30 Years in the Making, Asian American Studies Still Not Academic Program

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    30 Years in the Making, Asian American Studies Still Not Academic Program

    Still relegated to student forums, AASC is fighting to get a course cluster for Asian American Studies.

    In the spring of 1985, Wesleyan, as well as several other colleges and universities including Stanford, Harvard, and Smith, participated in the “National Network of Asian and Pacific Women Project” with the support of the U.S. Department of Education. On Wesleyan’s campus, the project led to a student-taught course titled “Asian American Women: Exploring the Model Minority Myth.”

    A year later, Suk Kim ’89, Carl Hum ’89, and Won Sin ’87 began promoting an additional student forum called “History and Present Conditions of Asian Americans” for the following fall of 1987. By 1995, Asian American students had submitted a full proposal for a formal Asian American Studies program at the University, which was never brought to fruition.

    Now, over 20 years later, Wesleyan’s Asian American Student Collective (AASC) is again calling for Asian American Studies to be included in the University curriculum. Specifically, they are requesting a dedicated line within American Studies and a course cluster to be listed on WesMaps. The proposed line would mean a secured position for a faculty member committed to teaching Asian American Studies within the American Studies major and department. The cluster would group together courses that touch on relevant Asian American material, making them part of a cohesive field of study and more readily visible and accessible to students and faculty.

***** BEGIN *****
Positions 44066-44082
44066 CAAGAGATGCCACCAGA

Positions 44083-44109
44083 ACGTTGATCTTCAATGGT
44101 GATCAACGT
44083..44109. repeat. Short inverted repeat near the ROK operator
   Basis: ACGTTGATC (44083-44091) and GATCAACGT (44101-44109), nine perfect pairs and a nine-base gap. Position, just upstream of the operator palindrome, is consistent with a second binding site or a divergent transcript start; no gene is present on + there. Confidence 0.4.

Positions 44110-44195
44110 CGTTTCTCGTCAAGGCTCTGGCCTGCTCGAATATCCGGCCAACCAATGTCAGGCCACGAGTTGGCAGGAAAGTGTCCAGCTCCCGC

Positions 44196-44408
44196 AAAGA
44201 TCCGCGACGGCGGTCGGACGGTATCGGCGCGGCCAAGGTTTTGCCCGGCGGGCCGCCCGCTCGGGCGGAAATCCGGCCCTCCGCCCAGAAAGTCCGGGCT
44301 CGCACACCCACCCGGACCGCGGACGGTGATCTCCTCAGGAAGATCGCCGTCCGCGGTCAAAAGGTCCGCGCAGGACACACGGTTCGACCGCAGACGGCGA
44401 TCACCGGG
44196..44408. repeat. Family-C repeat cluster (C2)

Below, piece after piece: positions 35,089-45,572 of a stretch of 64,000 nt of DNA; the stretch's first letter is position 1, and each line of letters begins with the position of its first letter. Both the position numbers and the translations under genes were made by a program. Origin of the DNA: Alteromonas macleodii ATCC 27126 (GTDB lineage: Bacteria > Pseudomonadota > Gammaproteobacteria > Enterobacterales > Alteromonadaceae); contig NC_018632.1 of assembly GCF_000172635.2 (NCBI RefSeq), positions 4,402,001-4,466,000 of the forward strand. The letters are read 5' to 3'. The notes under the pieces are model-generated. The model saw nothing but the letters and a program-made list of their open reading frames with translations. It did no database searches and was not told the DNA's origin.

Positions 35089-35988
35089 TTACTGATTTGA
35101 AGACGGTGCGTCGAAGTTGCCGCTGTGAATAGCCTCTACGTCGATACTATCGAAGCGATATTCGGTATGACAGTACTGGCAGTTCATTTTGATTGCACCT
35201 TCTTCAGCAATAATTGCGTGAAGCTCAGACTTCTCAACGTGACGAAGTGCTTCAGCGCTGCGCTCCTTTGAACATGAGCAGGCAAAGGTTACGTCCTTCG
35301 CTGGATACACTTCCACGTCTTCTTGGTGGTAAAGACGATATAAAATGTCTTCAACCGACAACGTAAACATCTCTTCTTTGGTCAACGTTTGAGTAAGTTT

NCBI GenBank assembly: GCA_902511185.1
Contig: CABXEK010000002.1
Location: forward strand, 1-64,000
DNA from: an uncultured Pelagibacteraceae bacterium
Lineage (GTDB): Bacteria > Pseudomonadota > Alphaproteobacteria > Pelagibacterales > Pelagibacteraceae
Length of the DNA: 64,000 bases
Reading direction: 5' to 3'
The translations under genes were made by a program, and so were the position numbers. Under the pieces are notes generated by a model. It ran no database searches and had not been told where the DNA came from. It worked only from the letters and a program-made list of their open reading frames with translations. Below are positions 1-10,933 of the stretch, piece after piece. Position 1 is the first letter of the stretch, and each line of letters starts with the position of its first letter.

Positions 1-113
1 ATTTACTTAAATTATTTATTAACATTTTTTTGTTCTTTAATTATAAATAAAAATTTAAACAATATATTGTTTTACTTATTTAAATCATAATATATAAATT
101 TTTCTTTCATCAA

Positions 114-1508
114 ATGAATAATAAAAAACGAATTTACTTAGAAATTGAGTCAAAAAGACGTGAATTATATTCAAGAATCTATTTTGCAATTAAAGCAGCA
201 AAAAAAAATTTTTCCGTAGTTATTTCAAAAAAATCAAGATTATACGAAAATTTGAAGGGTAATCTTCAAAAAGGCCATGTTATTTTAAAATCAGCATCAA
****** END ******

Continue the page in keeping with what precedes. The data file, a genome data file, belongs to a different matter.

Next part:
Sarah Chen Small ’18, an AASC board member, spoke to the importance of this effort to expand the American Studies curriculum and the motivations behind it.

    “I think now more than ever, with this election, the rhetoric that’s been going on, and all the hate speech on campus, that it’s really important for us to integrate [Asian American Studies] into American Studies, so that students…are exposed to the fact that Asian Americans are a part of American history and [shouldn’t be] understood solely in their relation to Asia, the continent itself,” Small said.

    Wesleyan currently houses a College of East Asian Studies (CEAS), but Small explained why Asian American Studies is completely different and how the assumption that the CEAS should be enough for Asian American Students on campus perpetuates stereotypes about the community as a whole.


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